In collaboration with the National Park Service Southwest and Southeast Alaska Networks, NOAA's Mussel Watch Program published the results of ten years (2007–2018) of chemical contaminant monitoring data in southern Alaska.
Based on contaminant accumulation in bay mussels (Mytilus trossulus) collected by the National Park Service and their partners, the report discusses concentrations and distribution of organic chemicals and heavy metals in the parks’ coastal waters. When Mussel Watch scientists compared contamination levels in the parks to long-term NOAA National Status and Trends monitoring data they found background levels for the majority of the contaminant concentrations in the parks.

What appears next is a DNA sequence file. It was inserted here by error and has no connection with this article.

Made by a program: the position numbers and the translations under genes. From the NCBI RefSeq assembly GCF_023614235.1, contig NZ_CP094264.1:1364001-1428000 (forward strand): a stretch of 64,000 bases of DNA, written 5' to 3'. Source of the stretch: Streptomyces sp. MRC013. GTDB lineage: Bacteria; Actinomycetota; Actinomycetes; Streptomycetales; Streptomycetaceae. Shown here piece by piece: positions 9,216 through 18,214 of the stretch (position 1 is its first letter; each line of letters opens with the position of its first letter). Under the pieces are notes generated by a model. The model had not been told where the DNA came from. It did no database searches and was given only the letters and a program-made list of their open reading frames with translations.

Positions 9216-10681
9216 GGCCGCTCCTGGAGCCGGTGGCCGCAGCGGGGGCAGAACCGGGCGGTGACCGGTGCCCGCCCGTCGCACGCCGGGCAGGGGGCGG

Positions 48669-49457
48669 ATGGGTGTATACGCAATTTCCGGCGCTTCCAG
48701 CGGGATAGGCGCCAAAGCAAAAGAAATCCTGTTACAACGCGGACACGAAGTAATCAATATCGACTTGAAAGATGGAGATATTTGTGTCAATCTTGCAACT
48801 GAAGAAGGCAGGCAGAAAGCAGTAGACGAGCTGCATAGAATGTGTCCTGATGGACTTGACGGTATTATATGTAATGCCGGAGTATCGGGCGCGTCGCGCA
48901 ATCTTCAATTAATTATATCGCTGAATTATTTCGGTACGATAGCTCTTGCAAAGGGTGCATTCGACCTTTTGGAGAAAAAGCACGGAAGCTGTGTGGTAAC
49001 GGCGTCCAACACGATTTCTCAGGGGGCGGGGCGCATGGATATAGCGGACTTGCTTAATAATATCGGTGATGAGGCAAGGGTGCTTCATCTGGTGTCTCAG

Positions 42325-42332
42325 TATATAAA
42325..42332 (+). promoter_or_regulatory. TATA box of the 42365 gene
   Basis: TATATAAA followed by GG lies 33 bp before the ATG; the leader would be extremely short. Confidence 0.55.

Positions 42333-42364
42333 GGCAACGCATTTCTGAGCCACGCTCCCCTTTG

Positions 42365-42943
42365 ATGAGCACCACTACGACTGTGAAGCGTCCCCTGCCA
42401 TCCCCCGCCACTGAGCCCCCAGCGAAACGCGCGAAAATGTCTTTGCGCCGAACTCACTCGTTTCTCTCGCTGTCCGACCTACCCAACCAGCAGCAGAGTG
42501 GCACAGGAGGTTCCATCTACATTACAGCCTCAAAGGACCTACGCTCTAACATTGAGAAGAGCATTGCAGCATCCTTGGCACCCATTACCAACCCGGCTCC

With no known industrial point sources of contamination in the region, the presence of persistent organic pollutants in these remote national parks could be linked to maritime activities associated with commercial and recreational fishing, commercial shipping, and the “grasshopper” effect (a geochemical process resulting in the long-range atmospheric transport of chemicals from warmer to colder regions of the earth).
The report represents a rich source of information to help support National Park Service responses during unforeseen catastrophic marine pollution events and a guide for future sampling site choices and frequency.